Moroccan Crises

Moroccan Crises
Moroccan Crises

There were two major crises involving France and Germany over the control of Morocco prior to World War I. France's interest in Morocco steadily increased after it took over neighboring Algeria in 1830.

Having not unified until 1870, Germany came late to the imperial game and had to content itself with attempting to secure territories that had not already been taken by other European imperial powers, particularly Britain and France. By the turn of the century, Morocco was one of the few African nations that had not been taken over by European powers, and the Germans were therefore interested in it.

Although it purported to be neutral on the Moroccan issue, Britain had secretly agreed to French expansion into the area during negotiations resulting in the beginning of the Entente Cordial in 1904.

The Tangier Crisis was the first clash between France and Germany. In 1905 Kaiser Wilhelm II visited Tangier, where he proclaimed his support for an independent Morocco. This provocation irritated the French government and raised public anger toward Germany.

The Moroccan sultan of the Alawi dynasty, seeking to prolong his rule, announced his support for an international conference that he hoped would result in Morocco's maintaining its independence. In 1906 13 nations, including the United States, gathered at the Algeciras Conference in southern Spain.

The Spanish already had small holdings in northern Morocco around the city of Ceuta. The Spanish and French subsequently agreed to separate spheres of influence in Morocco. After protracted negotiations France was granted special status in Morocco, although it pledged to respect German interests.

Secretly, Britain, fearing Germany's growing naval strength, reiterated its support for the French in Morocco. Sultan Abd al-Hafid (r. 1908–13) objected, but France continued to expand its control over Morocco's finances.

A small crisis, the so-called Casablanca Affair, broke out in 1908 when the French captured three German deserters from the French foreign legion while they were in the custody of the German consul, in violation of conventional international law.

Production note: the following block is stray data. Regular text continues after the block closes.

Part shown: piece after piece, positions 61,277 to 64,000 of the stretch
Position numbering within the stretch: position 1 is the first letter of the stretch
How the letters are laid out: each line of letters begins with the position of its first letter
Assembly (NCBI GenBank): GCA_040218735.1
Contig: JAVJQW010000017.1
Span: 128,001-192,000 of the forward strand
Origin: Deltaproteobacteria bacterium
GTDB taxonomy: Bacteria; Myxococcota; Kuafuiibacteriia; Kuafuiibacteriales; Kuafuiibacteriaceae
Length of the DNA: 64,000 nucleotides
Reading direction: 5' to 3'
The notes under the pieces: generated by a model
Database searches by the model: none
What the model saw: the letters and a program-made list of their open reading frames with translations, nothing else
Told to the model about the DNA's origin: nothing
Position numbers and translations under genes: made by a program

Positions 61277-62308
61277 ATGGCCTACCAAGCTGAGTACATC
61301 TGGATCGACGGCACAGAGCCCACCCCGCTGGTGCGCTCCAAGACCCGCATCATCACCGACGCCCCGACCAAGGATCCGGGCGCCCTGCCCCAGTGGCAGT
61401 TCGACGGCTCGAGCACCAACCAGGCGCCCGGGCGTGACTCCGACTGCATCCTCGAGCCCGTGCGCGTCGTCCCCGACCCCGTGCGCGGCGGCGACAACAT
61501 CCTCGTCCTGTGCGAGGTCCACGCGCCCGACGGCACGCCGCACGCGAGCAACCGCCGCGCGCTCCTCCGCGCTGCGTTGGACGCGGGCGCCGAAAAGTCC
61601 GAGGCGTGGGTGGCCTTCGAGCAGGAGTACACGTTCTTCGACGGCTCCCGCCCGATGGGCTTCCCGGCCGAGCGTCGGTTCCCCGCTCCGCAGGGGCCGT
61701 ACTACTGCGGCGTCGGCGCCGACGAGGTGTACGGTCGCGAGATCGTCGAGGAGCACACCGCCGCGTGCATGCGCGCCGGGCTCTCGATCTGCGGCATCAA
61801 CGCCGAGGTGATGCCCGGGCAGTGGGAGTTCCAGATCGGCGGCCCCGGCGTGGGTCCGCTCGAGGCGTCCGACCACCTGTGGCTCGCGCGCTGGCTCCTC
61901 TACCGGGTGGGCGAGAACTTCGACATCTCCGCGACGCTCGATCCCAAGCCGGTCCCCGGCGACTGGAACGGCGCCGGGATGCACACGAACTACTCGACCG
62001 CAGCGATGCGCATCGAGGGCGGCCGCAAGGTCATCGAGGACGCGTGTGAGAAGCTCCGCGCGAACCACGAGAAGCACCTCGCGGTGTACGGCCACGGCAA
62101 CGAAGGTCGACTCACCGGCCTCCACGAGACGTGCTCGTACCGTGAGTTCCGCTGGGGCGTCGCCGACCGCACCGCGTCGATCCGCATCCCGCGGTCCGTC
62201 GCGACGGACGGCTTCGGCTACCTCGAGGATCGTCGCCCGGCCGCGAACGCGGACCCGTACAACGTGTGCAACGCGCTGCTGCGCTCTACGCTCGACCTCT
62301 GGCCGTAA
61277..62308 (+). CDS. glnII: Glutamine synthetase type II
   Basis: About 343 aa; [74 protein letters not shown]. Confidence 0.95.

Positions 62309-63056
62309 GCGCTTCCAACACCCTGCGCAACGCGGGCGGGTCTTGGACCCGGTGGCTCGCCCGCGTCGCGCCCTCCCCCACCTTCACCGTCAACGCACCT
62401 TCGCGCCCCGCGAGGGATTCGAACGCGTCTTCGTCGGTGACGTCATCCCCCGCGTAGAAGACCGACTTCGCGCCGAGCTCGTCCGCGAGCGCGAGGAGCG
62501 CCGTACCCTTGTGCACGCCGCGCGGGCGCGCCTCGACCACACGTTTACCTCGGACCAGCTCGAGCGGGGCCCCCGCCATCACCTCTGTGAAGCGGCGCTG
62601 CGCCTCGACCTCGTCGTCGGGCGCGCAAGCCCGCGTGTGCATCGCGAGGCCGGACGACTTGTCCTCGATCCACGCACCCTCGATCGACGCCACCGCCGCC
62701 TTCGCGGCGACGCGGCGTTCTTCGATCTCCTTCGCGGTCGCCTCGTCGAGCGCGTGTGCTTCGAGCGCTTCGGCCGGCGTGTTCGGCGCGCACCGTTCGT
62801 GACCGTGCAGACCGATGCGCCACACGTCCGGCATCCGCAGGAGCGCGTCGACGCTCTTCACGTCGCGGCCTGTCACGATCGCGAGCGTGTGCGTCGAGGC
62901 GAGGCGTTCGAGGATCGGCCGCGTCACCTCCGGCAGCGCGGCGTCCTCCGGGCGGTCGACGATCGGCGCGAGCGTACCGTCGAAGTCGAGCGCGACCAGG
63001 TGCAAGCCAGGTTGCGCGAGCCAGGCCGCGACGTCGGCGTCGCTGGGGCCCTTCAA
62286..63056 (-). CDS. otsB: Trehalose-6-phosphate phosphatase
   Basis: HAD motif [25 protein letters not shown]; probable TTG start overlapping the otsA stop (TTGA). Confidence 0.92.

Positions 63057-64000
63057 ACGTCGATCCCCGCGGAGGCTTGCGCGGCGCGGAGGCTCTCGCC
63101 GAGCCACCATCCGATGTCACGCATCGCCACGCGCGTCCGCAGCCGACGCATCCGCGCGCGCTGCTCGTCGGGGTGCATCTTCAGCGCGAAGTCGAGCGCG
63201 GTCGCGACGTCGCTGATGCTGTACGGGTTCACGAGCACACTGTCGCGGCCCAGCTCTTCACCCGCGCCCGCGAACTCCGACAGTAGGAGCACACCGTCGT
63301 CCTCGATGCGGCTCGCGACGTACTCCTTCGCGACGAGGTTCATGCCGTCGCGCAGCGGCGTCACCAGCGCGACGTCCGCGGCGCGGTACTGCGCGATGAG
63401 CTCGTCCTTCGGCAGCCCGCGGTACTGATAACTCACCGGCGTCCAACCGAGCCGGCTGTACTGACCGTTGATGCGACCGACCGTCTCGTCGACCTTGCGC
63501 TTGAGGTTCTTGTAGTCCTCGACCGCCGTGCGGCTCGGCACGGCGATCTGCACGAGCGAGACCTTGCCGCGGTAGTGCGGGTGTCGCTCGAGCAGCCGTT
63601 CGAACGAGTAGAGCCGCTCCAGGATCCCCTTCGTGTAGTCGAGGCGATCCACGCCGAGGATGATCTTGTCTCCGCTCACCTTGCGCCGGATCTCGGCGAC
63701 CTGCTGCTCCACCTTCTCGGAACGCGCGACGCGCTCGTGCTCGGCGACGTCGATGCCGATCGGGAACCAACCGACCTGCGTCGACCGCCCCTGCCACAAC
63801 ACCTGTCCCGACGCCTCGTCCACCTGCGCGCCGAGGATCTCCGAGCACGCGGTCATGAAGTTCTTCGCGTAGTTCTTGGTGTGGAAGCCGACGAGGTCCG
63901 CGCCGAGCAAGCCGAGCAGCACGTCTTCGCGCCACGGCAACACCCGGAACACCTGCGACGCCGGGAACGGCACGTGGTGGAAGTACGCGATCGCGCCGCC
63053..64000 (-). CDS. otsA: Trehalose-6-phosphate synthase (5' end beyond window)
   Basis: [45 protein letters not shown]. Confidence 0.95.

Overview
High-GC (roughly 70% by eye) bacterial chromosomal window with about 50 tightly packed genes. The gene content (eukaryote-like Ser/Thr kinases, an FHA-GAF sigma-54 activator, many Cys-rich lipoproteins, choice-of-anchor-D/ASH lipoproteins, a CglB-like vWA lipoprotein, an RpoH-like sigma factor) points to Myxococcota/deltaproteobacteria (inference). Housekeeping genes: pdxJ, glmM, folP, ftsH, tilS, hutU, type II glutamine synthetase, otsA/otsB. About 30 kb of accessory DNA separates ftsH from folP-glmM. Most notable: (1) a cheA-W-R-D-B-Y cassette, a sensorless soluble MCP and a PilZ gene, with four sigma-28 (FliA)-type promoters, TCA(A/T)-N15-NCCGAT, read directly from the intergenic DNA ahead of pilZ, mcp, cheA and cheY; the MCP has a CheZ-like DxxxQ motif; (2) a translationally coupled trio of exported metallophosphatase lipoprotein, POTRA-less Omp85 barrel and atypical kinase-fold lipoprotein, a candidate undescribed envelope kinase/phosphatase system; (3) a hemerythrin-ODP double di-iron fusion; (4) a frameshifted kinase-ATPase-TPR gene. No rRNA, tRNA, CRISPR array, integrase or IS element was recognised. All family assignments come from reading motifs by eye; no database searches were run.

Germany protested, and the matter was referred to the Hague Tribunal. Under the following Franco-German accord, Germany briefly accepted the special position of France but gained some economic concessions.

In 1911 France moved troops deep into Morocco and took the major city of Meknes. A second major crisis erupted when the Germans reacted by deploying a gunboat, the Panther, off the coast of the port city of Agadir in southern Morocco.

The British government publicly stated its support for France and even threatened Germany with possible war. Subsequent negotiations resulted in Germany's gaining a small piece of territory in French Equatorial Africa (in the present-day Republic of the Congo) and France's keeping its favored position in Morocco, by far the more important of the two territories.

France established a full protectorate over Morocco in the Treaty of Fez in 1912. The sultan was forced to sign the French terms, and Marshal Louis Hubert Lyautey was appointed the first French resident general of Morocco. France retained control until it granted Moroccan independence in 1956. The French and German rivalry over Morocco added to the mounting tensions among European nations and was a contributing factor to the outbreak of World War I in 1914.